Of course, he has set an elite standard, having been recognized this week as a finalist for the Norris Trophy, awarded annually to the NHL's top defenseman.
Letang looked the part on his pass to Kennedy.
“I had to put it in the air,” Letang said. “I saw him tapping his stick on the ice. He looked like he wanted it.”
Kennedy did want the puck.
What he did with it helped the Penguins get a win they needed.
Rob Rossi is a staff writer for Trib Total Media. Reach him at firstname.lastname@example.org or via Twitter @RobRossi_Trib.
Show commenting policy
TribLive commenting policy
You are solely responsible for your comments and by using TribLive.com you agree to our Terms of Service.
We moderate comments. Our goal is to provide substantive commentary for a general readership. By screening submissions, we provide a space where readers can share intelligent and informed commentary that enhances the quality of our news and information.
While most comments will be posted if they are on-topic and not abusive, moderating decisions are subjective. We will make them as carefully and consistently as we can. Because of the volume of reader comments, we cannot review individual moderation decisions with readers.
We value thoughtful comments representing a range of views that make their point quickly and politely. We make an effort to protect discussions from repeated comments either by the same reader or different readers.
We follow the same standards for taste as the daily newspaper. A few things we won't tolerate: personal attacks, obscenity, vulgarity, profanity (including expletives and letters followed by dashes), commercial promotion, impersonations, incoherence, proselytizing and SHOUTING. Don't include URLs to Web sites.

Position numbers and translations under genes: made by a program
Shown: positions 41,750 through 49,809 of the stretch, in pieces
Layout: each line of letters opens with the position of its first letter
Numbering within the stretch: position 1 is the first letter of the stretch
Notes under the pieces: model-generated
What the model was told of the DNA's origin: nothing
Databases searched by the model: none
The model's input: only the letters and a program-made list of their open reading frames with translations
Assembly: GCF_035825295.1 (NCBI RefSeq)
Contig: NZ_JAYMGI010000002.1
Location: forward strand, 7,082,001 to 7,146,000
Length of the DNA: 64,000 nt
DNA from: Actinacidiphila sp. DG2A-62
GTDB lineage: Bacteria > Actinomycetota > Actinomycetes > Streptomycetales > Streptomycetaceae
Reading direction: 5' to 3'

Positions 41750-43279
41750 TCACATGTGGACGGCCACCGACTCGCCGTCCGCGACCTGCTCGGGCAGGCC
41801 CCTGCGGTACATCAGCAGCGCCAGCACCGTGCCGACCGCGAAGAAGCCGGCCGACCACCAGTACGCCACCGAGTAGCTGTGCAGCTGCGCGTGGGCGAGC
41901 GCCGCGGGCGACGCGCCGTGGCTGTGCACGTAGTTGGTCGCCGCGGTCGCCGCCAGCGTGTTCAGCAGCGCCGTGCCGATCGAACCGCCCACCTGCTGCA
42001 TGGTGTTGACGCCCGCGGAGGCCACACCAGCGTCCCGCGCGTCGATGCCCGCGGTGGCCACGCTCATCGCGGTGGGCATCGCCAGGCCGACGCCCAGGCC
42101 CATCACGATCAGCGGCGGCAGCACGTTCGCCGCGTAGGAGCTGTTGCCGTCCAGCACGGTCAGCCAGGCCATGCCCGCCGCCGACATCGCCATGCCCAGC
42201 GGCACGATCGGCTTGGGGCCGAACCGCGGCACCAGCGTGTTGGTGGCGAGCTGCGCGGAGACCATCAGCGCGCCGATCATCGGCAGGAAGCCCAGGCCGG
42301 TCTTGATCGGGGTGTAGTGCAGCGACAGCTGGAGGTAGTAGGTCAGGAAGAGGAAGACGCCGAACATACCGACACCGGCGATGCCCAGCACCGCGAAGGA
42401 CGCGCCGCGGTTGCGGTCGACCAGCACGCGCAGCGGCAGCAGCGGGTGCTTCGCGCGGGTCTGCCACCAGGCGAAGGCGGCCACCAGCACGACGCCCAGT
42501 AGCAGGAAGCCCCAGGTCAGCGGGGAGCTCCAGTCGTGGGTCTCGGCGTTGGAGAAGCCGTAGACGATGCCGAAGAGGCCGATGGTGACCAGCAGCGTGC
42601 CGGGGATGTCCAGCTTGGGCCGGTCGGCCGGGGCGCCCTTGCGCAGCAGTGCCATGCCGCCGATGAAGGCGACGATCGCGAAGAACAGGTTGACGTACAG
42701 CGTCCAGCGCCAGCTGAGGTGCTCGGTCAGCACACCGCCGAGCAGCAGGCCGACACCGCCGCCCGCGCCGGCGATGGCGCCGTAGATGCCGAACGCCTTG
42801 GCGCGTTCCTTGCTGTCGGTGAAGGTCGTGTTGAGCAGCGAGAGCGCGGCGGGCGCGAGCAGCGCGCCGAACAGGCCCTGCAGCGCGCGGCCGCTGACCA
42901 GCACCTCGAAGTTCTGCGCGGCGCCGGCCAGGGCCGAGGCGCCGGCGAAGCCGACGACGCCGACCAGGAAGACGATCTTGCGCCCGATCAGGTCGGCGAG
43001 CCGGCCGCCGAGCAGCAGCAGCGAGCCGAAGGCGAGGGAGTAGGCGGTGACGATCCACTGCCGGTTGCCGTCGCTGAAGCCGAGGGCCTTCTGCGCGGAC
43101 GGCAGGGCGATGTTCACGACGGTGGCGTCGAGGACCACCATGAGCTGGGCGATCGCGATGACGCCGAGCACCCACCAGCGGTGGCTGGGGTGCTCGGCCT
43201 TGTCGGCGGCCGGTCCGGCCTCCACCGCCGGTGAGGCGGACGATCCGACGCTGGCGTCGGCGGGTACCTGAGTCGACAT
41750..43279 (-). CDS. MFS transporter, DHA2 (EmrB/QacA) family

We do not edit comments. They are either approved or deleted. We reserve the right to edit a comment that is quoted or excerpted in an article. In this case, we may fix spelling and punctuation.
We welcome strong opinions and criticism of our work, but we don't want comments to become bogged down with discussions of our policies and we will moderate accordingly.
We appreciate it when readers and people quoted in articles or blog posts point out errors of fact or emphasis and will investigate all assertions. But these suggestions should be sent via e-mail. To avoid distracting other readers, we won't publish comments that suggest a correction. Instead, corrections will be made in a blog post or in an article.
- Steelers rookie says Sam, his former roommate, has changed
- Fire victim’s ex-boyfriend jumps from Tarentum Bridge
- Steelers aim to create more turnovers this year with speedier defense
- Locke gets rocked as Pirates are knocked off by Diamondbacks
- Two cars strike horse near Fayette fair
- Steelers notebook: Shoulder pads get technological boost for Ravens game
- Rossi: Buying trust is a must for Pirates
- Fraud case reopens old wound
- McKeesport convenience store sells winning ticket
- Sewickley Township fraud case reopens old wound for New Stanton woman
- Roundup: Huntington Bancshares to cut 200 jobs; Kennametal posts drop in 1Q profit; more